Growing up in a Pennsylvania household with seven kids and parents who worked, Glen describes his childhood as “a rough foundation.”
They lived in a tough neighborhood and Glen was dubbed a “slow learner” in school, never getting above a third grade reading level. His memories, though, center on trying to protect his mother from his physically abusive father.
“If something didn’t go right, he took it out on her,” Glen remembers. “She said she stayed for the kids. When I was almost 18, we told her to leave him…(that) we’ll be fine. She said ‘no.’”
Instead, Glen left home when he was 19 years old. He worked in restaurants and other jobs, but lost them because he had begun to drink. Eventually hitting rock bottom, “I put myself into rehab,” he says. Living at the rehabilitation facility for three years, he worked in their warehouse and earned a small stipend. Not enough money, however, to travel home when his parents died.
Finding a job in an Altoona, PA thrift store, Glen got married in 1991. Together, the couple had two sons. When his wife died in 2001, the now single dad did his best to raise his boys alone. After two years, he decided to move the family to Orlando and warm weather. Things went well for a while, until they didn’t, and the family ended up living at Coalition for the Homeless. That was in 2005.
What happened next was devastating to Glen. The state removed the boys from his custody, deeming they had been left unsupervised. Though he disagreed, this dad was unfortunately not in a position to challenge what was thought best for his boys. “It was hard for me when I lost them, seeing everyone else with their kids.”
Now childless, Glen slept on the floor at the shelter’s Men’s Pavilion, spending his time helping out and “giving back” to those who were trying to help him. When their new men’s facility opened, he moved into the dorm. Through his case manager, he was evaluated for and began dealing with his psychological issues, anxiety and depression, and physical problems.
In June 2015, his Coalition case manager referred Glen to Pathlight HOME’s Restore Permanent Supportive Housing Program and “brought him over” to Maxwell Terrace Apartments. “I felt like I was at home. At first I felt scared…all those years in a shelter…I didn’t know anybody. But [Programs Manager] Miss Audrey said, ‘you’ll be okay. We’ll help you out.’”
“So I calmed down,” he remembers. “I stayed in the apartment and loved it, because it was something of my own. I don’t have to worry about getting up, getting in line for breakfast and dinner.” Having lived in a dorm environment in which he had to sign in and out, Glen proudly adds,” I have my own key. I can go and come anytime I want. I can do whatever I want now without signing in and out.”
Since his arrival, Glen has gratefully accepted his case manager’s assistance, participated in activities and supportive services, kept his medical appointments, filed for disability benefits, and appealed an initial denial. As of this writing, he is awaiting a decision, yet is positive as his doctors have attested to his disabilities.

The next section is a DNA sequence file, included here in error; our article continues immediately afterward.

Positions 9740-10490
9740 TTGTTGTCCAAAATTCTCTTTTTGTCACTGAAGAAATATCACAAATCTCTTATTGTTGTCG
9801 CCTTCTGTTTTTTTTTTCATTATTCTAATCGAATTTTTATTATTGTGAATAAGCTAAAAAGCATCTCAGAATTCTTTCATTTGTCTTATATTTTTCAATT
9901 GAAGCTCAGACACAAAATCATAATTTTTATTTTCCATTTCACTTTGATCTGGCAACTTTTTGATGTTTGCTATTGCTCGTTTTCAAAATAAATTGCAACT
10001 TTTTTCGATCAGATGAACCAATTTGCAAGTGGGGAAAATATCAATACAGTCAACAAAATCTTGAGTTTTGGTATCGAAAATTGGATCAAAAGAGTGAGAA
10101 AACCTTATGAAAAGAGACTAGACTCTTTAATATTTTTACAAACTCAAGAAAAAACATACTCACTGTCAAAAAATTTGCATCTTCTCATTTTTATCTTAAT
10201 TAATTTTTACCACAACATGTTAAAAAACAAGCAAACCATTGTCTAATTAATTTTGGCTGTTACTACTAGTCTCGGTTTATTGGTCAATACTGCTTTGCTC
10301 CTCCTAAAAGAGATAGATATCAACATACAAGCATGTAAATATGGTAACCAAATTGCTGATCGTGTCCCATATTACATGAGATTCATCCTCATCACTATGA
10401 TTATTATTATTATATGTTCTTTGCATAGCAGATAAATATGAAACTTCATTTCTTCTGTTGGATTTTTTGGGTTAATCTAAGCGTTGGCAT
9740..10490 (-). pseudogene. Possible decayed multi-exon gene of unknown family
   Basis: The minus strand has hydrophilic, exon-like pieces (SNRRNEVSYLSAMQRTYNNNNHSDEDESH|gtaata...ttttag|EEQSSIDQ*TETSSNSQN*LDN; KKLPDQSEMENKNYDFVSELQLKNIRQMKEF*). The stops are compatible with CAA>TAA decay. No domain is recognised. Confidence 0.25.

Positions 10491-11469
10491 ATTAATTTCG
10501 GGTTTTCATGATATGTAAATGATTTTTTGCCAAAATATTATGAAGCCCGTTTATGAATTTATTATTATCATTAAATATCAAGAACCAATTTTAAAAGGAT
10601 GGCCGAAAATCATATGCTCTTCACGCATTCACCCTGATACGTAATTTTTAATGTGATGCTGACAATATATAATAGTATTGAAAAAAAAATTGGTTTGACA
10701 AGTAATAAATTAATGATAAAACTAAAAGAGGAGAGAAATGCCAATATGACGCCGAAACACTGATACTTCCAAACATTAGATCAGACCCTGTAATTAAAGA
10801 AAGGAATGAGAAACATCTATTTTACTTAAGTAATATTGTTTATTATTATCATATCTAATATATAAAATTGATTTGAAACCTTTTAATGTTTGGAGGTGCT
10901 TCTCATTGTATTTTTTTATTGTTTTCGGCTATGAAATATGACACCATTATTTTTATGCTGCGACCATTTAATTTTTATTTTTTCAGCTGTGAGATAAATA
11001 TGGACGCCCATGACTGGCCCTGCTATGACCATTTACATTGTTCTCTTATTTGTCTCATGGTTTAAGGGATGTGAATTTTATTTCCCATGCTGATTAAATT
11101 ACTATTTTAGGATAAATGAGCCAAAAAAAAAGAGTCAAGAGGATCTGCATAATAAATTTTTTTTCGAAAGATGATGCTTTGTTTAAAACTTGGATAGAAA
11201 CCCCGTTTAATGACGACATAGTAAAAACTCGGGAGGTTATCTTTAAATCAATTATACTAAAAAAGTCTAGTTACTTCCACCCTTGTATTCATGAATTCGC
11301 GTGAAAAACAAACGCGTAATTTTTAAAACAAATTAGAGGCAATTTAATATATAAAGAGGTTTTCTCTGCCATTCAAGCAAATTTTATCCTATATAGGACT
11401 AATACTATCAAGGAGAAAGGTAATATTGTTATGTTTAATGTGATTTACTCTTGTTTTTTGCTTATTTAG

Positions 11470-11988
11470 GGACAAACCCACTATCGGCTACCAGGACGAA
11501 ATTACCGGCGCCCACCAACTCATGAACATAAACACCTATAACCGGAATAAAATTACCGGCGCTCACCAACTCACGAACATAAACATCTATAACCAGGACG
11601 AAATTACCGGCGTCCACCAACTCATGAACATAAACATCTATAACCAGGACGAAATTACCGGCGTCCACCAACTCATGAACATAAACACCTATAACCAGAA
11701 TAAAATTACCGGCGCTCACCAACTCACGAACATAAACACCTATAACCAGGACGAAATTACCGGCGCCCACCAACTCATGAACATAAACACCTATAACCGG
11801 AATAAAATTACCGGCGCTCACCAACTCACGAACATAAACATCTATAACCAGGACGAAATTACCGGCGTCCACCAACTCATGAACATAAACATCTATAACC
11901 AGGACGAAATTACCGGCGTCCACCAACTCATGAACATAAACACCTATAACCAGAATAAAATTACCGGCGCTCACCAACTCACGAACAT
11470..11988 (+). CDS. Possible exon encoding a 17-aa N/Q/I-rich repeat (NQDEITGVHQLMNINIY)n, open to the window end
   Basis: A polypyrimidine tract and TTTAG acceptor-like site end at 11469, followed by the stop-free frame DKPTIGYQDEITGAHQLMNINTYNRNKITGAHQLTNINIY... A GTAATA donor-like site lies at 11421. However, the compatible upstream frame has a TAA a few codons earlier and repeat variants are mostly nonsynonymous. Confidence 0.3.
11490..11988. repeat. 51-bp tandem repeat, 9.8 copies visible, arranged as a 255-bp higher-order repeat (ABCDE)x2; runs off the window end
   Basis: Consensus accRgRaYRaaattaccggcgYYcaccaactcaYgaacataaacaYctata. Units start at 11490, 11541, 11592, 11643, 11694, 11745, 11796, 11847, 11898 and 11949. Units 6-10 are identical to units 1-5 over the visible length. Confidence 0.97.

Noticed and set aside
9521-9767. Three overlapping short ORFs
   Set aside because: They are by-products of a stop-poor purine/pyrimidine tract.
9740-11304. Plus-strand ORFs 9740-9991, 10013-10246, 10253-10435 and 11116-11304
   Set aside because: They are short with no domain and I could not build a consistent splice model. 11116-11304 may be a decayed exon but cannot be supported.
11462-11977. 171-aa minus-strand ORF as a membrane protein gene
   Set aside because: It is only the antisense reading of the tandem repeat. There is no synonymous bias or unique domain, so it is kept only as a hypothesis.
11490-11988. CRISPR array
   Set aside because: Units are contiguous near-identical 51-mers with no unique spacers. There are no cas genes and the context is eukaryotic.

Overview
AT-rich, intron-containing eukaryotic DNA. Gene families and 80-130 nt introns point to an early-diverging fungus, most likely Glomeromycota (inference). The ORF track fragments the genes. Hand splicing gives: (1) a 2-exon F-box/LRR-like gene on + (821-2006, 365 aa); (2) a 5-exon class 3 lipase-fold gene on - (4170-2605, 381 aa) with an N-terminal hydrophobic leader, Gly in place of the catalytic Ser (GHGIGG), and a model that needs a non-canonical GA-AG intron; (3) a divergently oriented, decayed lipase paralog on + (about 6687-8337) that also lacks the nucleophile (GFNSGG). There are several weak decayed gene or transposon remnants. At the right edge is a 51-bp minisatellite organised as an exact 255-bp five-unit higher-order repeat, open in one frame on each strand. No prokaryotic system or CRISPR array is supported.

Glen was recently approved for a federal housing voucher program for seniors (55+). He will be able to stay in his apartment until his current lease ends, and then plans to move elsewhere, within the requirements of the voucher. This is a big step forward for him and, though he’ll miss the Restore program activities, he’s grateful to still have the support of our Community Case Manager Syr.
“I think it was time for me to move forward,” he explains. “”I’ve been in Restore for 3 ½ years. I didn’t want to stay any longer than I needed to…I’ve got to take responsibility for myself now…Yes, I’ll miss the picnic and everything Restore has. Ms. Syr will be able to do some, but not all.”
Anticipating his disability benefits, Glen is excited to be able to “pay my share of the rent.” His new goals have brought on a fresh, positive energy. “I want a place with a stove in my own apartment,” he says. “I’m going to start saving for my first month’s rent, security deposit, furniture and supplies.”
He also has another, more heartfelt goal: to reconnect with his sons. “I would like to see them…see if they got married,” he says. ”I want to see them before I hit 60. Because of my illness, if something should happen, I want (people) to know who to contact.”
Glen believes that success is often defined by one’s start and what they’ve gone through in life, which we’ll call the “span of success.” He’s feeling very successful these days about his journey from a shelter, to a place of his own, and now “moving forward.” He wants homeless individuals in the community to know about the Restore Program and that, “If I succeeded in (Restore), they can do it. Success to me is (going) from sleeping on the floor to my own bed, key and mailbox. I can walk freely.”
He adds, “Do it the right way. Do what you need to do for you. I’ve succeeded so much. I have moved forward to a better self. I started to depend on myself, instead of others. If I can be independent, others can. You have a case manager to help. They can give you that step, but you need to use that stone.”